If you want to follow the yield curve for yourself, here is a link that is adjusted in real time. The larger the negative number, the worse our financial situation as a country. (The 2YR/10YR spread is the metric typically cited when talking about the yield curve because those tend to be the biggest tranches of debt outstanding.)
The fact of the matter, however, is the country needs a financial puke to make prices for goods and services go back to normal. I know no one wants to think about it this way, but this is the financial cure to hyperinflation. This is why it is super important to teach your children that runaway pork spending has very real consequences. If you want to go down that path, you will have the tax-like misery of inflation followed by the misery of a recession. This kind of ignorant or cynical policymaking leads to very real human suffering every single time. That’s why you do not choose it in the first place. That’s why I and many others were screaming our lungs out about the zero-covid nonsense in real time. No one is reinventing the economic wheel up in here. Alas, we live in a country that cares more about pronouns than the yield curve and will get its economic comeuppance accordingly. It would be wise to get your financial house in order.
I think we are in the middle of a massive paradigm shift in terms of the economic power structure around the globe. This article from a brilliant money manager says everything I wish I could say on the topic, however, so I am just going to let you read the entire thing.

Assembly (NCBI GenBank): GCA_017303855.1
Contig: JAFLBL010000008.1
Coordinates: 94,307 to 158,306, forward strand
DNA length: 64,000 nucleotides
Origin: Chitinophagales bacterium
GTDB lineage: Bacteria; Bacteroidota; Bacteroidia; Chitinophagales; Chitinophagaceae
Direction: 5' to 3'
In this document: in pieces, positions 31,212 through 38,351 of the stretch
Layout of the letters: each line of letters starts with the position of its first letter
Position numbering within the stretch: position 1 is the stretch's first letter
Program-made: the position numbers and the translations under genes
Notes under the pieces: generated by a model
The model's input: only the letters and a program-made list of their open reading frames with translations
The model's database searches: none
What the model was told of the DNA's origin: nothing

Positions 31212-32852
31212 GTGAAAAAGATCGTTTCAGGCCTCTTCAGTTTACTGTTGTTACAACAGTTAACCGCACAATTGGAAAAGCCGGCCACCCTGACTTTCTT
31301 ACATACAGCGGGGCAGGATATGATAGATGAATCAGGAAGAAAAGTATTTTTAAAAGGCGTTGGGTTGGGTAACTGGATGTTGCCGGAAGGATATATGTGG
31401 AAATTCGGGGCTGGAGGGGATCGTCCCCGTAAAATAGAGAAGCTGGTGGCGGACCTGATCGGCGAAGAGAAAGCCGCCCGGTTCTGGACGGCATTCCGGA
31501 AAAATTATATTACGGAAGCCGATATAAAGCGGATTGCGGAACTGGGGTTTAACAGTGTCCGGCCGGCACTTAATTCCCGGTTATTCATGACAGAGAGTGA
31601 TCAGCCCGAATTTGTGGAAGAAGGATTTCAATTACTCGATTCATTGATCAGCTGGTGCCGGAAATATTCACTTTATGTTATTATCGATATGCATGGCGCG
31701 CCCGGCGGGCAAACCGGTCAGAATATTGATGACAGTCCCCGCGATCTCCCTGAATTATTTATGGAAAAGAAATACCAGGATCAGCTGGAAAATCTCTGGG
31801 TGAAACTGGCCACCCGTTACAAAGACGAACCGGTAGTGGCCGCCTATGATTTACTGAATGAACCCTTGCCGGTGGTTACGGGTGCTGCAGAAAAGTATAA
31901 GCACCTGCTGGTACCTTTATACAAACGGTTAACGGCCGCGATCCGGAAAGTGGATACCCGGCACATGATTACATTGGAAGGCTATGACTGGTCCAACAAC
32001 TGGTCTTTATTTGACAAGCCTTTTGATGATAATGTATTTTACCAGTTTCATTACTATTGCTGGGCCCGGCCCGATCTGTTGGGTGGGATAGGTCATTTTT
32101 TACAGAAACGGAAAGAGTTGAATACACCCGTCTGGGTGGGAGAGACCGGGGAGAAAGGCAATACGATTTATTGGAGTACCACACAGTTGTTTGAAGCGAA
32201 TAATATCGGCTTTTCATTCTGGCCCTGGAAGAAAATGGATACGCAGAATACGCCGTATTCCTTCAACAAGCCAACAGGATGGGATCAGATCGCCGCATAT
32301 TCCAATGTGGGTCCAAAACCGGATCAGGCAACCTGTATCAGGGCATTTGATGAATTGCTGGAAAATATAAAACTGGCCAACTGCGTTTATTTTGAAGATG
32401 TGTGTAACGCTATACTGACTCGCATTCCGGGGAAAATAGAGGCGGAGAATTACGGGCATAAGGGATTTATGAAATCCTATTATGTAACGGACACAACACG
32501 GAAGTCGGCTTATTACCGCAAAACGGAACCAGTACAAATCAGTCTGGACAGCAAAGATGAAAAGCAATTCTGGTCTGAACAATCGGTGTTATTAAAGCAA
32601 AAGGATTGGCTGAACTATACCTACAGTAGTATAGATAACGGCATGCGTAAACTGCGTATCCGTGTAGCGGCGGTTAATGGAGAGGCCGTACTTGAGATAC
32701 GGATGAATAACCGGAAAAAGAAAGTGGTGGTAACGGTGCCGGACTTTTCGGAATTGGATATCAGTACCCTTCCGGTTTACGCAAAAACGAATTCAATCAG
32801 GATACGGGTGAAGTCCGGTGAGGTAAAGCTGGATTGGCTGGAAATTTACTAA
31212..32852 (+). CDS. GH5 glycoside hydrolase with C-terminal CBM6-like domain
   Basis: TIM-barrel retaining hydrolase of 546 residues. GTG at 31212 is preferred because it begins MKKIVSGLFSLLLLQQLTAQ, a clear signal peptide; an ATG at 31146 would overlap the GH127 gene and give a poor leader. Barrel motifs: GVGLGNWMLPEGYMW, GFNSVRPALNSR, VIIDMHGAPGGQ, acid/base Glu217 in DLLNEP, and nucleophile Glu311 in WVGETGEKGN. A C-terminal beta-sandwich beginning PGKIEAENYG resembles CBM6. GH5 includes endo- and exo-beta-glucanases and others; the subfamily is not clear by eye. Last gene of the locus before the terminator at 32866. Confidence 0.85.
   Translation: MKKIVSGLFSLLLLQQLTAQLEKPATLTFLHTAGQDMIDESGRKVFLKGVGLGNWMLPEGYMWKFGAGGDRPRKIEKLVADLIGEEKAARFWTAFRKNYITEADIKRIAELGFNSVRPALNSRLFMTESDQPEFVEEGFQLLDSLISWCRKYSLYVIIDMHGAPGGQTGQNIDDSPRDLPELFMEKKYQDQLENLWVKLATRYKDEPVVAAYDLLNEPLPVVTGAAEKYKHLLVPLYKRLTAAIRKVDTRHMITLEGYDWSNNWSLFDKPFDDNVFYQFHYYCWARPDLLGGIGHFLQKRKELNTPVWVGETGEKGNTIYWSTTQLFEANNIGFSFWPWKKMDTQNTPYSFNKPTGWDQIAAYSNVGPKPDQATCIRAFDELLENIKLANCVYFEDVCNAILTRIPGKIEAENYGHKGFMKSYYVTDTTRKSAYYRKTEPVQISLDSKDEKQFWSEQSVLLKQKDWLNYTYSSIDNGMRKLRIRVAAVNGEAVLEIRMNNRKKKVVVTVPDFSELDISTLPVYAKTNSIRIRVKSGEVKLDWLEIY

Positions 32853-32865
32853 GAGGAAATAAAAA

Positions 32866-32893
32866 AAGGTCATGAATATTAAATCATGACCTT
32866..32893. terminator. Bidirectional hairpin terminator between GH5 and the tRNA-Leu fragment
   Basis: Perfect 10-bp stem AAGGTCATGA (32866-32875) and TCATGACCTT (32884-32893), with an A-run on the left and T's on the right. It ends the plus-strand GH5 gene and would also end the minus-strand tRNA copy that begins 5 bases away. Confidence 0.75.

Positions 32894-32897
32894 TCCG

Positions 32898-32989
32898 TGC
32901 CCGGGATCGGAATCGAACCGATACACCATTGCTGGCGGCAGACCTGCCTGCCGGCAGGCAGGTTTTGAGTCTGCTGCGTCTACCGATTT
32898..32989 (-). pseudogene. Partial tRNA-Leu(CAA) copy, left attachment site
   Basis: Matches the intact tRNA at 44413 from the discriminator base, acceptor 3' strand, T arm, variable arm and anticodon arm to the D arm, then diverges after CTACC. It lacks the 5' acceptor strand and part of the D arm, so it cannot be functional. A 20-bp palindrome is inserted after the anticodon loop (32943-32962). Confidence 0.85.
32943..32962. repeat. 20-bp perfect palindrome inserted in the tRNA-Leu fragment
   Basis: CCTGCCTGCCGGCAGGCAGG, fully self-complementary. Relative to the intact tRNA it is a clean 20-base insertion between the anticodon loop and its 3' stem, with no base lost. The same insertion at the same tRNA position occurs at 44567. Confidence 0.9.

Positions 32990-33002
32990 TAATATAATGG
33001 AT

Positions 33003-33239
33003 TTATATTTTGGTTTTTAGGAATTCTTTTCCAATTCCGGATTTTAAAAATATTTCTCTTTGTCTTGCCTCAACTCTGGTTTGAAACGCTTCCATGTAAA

This is another very good article on the problem of our national debt. I have been highly critical of the older generation of policymakers putting our country into a far less stable financial situation, and in many ways I think the covid-era pork extravaganza has been the coup de grâce. No one ever expects the national debt to be fully retired – the government has a long history now of rolling it over again and again. But the country does have to make interest payments on the debt, to financial institutions and foreign countries. Given the historic climb in interest rates to address inflation this year, we are looking at the interest cost on rolling over our national debt approximating 1/3 of current tax receipts. On top of that, tax receipts tend to decline in periods where the financial markets puke. There will be a budget reckoning next year. When everyone is passing around the bouquets for the likes of Nancy Pelosi, understand this is the hellscape she, Schumer, and Biden are leaving for younger generations. A government that is short on services and long on pissing tax dollars into the black hole of outstanding debt.
One thought on “What to make of the economy right now”
She’s ba-aack! 😎
Nice piece; thanks for the links.